Open banking, ‘open X’: what’s the use?
Why we’re working with the Finance Innovation Lab to explore the risks and rewards for service users
Andy Lamb, Product Manager — Client Journey
As open banking moves on and morphs into the developing concept of open finance, involving a wider range of organisations, it becomes increasingly important to take stock of how the open banking landscape is evolving and just how useful it really is for financially vulnerable customers.
StepChange has long been interested in how best to harness the power of open banking principles for the benefit of debt advice clients and those needing help to manage their finances.
We’re delighted to be working with the Finance Innovation Lab to host an online workshop on 24 June bringing together a range of participants from other charities and the public policy arena to explore these issues.
While some organisations see open banking and open finance primarily as a means to cut costs, manage risk, and streamline service delivery, the risks are that some consumers are actually unable or unwilling to engage with open finance.
If not managed correctly, this could leave them in a potentially worse financial situation, and more financially disadvantaged than before, with reduced access to cheaper products and a greater likelihood of exclusion.
The exam question is: how can the positives of open finance be maximised for consumers at risk of exclusion, and the negatives minimised?
During the workshop, we will be sharing our own experience and the lessons we have learned so far, as we set about embedding digital tools into the StepChange client journey.
Along with my colleague Vanessa, the charity’s head of strategic relationships, I’ll be delving into our experiences of developing new digital propositions — including what we have learnt about open banking so far, and what to consider when designing digital services to benefit both the user and the organisation.
We’ll be revealing some insight into what our clients think of open banking and how we ensure that their voice is heard in our design processes, as well as outlining what we’re doing to move forward with open banking within the context of the large transformation that the charity has been undergoing — and how the pandemic has galvanised the design of new client services.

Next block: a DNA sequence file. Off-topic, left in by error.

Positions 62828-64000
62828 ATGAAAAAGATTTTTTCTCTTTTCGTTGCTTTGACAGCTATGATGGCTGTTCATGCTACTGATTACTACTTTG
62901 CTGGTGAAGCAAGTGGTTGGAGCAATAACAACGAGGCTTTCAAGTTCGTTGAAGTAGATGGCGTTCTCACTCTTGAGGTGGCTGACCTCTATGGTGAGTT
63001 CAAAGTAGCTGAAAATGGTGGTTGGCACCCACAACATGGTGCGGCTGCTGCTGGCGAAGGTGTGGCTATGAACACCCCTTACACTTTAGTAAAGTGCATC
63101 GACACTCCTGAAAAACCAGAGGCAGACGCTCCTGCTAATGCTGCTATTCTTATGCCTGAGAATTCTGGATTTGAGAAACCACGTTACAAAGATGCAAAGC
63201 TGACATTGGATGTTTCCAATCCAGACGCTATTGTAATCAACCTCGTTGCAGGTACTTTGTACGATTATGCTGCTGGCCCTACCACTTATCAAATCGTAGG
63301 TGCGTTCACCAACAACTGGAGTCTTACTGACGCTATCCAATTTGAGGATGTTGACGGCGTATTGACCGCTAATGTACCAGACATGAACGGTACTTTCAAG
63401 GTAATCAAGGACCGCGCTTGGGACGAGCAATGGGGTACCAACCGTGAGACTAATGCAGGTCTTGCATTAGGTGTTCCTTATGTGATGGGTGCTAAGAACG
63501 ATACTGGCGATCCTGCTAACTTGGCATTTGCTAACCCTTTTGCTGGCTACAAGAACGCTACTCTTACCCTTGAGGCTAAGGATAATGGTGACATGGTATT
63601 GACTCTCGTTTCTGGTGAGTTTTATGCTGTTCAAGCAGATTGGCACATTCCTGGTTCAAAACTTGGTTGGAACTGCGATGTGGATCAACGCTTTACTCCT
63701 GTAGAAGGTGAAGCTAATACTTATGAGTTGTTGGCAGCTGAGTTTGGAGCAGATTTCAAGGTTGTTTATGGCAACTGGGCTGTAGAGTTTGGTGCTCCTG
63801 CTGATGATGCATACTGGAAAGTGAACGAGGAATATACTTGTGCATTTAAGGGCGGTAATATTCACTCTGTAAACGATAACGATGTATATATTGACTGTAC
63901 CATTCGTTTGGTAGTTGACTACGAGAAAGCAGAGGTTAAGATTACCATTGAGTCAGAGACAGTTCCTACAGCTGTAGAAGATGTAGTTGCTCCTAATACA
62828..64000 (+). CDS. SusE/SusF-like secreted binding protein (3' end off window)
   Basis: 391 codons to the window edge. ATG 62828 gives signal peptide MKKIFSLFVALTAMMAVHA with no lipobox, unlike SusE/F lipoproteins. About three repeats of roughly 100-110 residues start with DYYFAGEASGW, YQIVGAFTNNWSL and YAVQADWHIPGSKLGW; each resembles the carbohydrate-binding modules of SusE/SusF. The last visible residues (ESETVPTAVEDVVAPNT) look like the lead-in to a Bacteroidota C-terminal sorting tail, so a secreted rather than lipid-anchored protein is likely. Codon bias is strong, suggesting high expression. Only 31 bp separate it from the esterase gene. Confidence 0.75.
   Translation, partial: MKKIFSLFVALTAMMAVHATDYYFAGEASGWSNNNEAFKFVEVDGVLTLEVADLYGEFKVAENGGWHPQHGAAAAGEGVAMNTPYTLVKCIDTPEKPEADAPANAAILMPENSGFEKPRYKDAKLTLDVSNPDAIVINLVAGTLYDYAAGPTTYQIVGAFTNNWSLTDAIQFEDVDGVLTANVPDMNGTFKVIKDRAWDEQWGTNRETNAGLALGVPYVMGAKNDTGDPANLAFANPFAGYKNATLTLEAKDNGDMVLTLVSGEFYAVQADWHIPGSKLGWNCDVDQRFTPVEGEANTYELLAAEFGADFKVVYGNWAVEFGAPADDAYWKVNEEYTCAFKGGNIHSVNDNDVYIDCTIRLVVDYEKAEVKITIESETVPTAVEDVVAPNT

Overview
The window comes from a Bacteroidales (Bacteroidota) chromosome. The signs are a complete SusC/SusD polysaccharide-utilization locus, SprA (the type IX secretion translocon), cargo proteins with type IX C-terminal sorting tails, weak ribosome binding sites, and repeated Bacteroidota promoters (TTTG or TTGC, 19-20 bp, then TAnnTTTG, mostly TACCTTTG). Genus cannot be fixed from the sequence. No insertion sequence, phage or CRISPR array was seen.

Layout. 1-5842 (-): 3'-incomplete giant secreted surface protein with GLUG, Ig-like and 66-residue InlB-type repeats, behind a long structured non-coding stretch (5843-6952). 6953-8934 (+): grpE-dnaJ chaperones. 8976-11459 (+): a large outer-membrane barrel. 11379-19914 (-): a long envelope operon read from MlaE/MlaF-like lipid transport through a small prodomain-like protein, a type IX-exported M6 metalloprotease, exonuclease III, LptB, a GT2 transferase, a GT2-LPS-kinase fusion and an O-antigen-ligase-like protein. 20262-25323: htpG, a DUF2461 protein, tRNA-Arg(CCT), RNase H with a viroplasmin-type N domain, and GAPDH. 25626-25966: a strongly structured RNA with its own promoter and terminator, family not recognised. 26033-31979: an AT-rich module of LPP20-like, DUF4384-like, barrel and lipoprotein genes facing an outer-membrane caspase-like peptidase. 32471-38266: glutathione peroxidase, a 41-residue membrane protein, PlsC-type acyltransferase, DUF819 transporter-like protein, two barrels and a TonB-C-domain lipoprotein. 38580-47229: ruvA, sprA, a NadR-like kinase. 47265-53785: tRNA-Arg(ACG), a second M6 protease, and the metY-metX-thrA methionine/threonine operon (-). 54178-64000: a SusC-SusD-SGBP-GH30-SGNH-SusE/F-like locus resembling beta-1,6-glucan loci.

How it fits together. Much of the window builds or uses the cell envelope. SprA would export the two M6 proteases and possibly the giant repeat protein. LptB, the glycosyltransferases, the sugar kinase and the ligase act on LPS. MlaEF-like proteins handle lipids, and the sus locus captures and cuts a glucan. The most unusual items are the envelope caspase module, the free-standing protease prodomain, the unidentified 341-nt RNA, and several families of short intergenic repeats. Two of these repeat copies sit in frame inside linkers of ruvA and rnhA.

We’ll outline what we feel we know of how much our service users would be likely to trust/not trust us accessing their details and what impacts that could have for them and us.
And we’ll give our assessment of both the risks and opportunities offered by open banking for poorer/indebted consumers, with reference to how we are looking to improve outcomes for financially vulnerable customers through two-way information sharing between creditors and ourselves.
We’ll also be covering what we believe needs to happen to make sure that the positive opportunities happen, and that the potential negative impacts (exclusion; detrimental pricing; worsening of the “poverty premium”) are not the actual outcomes in practice — and offering some thoughts on how we think the third sector could best mobilise with open finance based on what we have observed with open banking.
As part of the workshop, we’ll be joined by David Beardmore, Ecosystem Development Director from the Open Banking Implementation Entity, Siobhan Dennehy, Head of Economic Regulation at BEIS, and Faith Reynolds, independent consumer expert.
We are excited to be presenting alongside such experts whose wealth of experience from across the whole of the Smart Data spectrum will ensure a rich discussion of open finance and its relevance to the most vulnerable.
As the expectation for more and more data sharing and portability grows, here at StepChange, we believe now is the time to ask how open finance, or, ‘open X’ as it is widely becoming known, could transform markets and what that will mean, not only for our financial futures, but for wider society and the environment too.
We will be recording the webinar and make a video publicly available after the event, so do check back on our website if you’re unable to join us on the day.